Survival Lessons from World War Z | The Art of Manliness
"Most people don’t believe something can happen until it already has. That’s not stupidity, that’s just human nature.”
Max Brooks, World War Z
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Our modern job descriptions largely rely on our minds rather than our physical skills in order to get work done.
Having some basic practical skills to complement your “soft” skills will certainly come in handy in survival scenarios, particularly when it comes to rebuilding from catastrophe. And you can develop them by simply trying things out.
Not only will having DIY skills help you rebuild your community, they also greatly increase your self-reliance.
This means being able to take care of yourself and survive with little and work with what you have. But don't wait until you need to be self-reliant to cultivate these skills.
Whether you’re lost in the woods from an afternoon hike or in the midst of the zombie apocalypse, the simple act of walking may make the difference between life and death.
You may be self-reliant and physically fit, but you can almost guarantee there will come a time when you’ll need the help of another person.
Get to know the people around, no matter their level in your business or personal hierarchy.
Being dependent on new technologies can have a negative impact on our survival efforts.
The more forms of technology you’re familiar with using (anything from hammers to modern complex electronics boards) the more problems you’ll be able to solve, the more useful you’ll be to others, and the greater the chances of your survival.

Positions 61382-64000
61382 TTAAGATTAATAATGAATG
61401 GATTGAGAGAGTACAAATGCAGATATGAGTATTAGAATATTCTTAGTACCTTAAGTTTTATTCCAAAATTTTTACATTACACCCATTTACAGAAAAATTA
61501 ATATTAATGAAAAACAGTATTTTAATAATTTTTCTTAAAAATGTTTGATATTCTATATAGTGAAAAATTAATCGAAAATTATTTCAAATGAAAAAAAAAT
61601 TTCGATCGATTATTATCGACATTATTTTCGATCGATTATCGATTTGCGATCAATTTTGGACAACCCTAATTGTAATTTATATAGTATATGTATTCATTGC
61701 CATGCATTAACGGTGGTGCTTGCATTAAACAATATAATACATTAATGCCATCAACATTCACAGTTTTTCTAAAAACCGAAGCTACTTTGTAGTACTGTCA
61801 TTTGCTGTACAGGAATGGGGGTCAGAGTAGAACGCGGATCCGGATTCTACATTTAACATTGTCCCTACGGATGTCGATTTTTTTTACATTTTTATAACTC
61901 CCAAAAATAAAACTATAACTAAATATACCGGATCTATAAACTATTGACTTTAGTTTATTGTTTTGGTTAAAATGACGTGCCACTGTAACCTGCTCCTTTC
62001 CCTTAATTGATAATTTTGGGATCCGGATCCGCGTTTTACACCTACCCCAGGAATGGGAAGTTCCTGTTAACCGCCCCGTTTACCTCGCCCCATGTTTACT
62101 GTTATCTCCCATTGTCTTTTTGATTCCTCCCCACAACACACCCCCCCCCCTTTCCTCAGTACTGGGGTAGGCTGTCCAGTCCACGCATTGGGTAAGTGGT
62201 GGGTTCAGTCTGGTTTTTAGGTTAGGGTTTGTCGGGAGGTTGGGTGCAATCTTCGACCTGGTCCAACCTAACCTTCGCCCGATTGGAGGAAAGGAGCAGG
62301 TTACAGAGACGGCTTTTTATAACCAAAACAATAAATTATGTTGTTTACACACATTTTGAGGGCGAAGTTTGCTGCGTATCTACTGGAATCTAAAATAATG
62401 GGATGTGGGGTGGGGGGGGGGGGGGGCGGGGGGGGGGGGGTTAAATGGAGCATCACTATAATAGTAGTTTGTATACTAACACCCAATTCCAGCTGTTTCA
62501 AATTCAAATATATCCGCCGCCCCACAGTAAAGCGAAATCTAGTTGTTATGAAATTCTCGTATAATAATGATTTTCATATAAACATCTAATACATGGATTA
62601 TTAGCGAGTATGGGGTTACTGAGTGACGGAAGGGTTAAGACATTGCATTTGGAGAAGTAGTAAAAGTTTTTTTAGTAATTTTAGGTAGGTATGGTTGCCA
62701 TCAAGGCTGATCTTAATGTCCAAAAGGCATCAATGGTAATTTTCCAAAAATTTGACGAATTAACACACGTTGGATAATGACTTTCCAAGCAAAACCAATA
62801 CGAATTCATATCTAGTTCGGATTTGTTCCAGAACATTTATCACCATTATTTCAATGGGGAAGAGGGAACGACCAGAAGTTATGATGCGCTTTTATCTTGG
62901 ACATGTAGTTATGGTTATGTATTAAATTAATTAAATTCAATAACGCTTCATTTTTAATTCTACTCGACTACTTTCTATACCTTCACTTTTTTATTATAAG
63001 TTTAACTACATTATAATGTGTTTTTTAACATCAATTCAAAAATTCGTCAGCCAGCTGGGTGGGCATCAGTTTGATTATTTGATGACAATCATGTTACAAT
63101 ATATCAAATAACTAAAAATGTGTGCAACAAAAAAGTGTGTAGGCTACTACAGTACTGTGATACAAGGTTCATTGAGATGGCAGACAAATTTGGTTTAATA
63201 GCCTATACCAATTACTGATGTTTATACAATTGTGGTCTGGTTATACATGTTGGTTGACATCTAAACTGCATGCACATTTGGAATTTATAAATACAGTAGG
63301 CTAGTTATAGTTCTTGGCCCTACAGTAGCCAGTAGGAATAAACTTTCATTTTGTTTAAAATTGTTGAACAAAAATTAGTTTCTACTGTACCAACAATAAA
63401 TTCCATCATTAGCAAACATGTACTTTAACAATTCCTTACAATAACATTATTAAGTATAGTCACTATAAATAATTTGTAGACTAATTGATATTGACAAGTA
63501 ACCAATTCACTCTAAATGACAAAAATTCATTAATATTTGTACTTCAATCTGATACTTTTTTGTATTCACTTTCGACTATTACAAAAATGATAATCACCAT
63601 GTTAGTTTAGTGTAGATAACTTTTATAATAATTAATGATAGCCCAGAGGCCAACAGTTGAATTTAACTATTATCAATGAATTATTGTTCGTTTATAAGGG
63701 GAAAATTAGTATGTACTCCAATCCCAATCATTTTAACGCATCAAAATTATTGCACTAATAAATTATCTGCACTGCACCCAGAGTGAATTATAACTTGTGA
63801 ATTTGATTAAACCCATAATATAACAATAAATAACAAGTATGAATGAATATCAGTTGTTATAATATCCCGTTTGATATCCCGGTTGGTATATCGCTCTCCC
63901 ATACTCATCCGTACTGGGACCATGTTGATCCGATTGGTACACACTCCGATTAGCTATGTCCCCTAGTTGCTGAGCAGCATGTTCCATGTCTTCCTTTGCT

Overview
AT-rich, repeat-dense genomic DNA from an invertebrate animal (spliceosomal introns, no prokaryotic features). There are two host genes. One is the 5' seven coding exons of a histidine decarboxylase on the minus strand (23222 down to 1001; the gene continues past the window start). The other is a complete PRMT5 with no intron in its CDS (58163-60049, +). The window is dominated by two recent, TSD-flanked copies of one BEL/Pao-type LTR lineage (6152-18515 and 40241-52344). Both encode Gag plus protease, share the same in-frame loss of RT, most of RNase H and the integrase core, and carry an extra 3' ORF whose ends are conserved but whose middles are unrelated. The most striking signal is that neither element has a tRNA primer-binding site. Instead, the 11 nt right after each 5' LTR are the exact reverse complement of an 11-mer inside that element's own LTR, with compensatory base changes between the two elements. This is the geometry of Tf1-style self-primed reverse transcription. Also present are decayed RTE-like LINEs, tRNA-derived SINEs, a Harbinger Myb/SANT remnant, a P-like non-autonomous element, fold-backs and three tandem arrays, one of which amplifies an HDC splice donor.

SIMILAR ARTICLES & IDEAS:
A lot of symbolism can be interpreted in popular zombie films.
The undead are the ultimate other of any us-and-them division, especially if you consider us to be savvy and them to be brainless. But Zombies were not used as just a frightening enemy, but were used to show the ills of the society: consumerism, capitalism, terrorism, etc.
Zombie economics refers to theories or ideas that are long gone, but still refuse to die.
At this basic metaphorical level, "zombie economics," for example, can describe socialists or free-market thinking, depending on which side you believe holds the monopoly on functioning synapses.
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It is a story about materialistic success transforming into true prosperity. The personality development journey of both characters from the book is a guidebook to life.
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It's "a reliance on internal resources to provide life with coherence (meaning) and fulfillment” (Baumeister, 1987: 171)."
Self-Reliance is the topic (and title) of an 1841 essay from US philosopher Ralph Waldo Emerson.
He argues strongly that self-reliance, self-trust, and individualism, amongst other things, are ways that we can avoid the conformity imposed upon us.
It’s important to remember that self-reliance is not about cutting yourself off from everybody.
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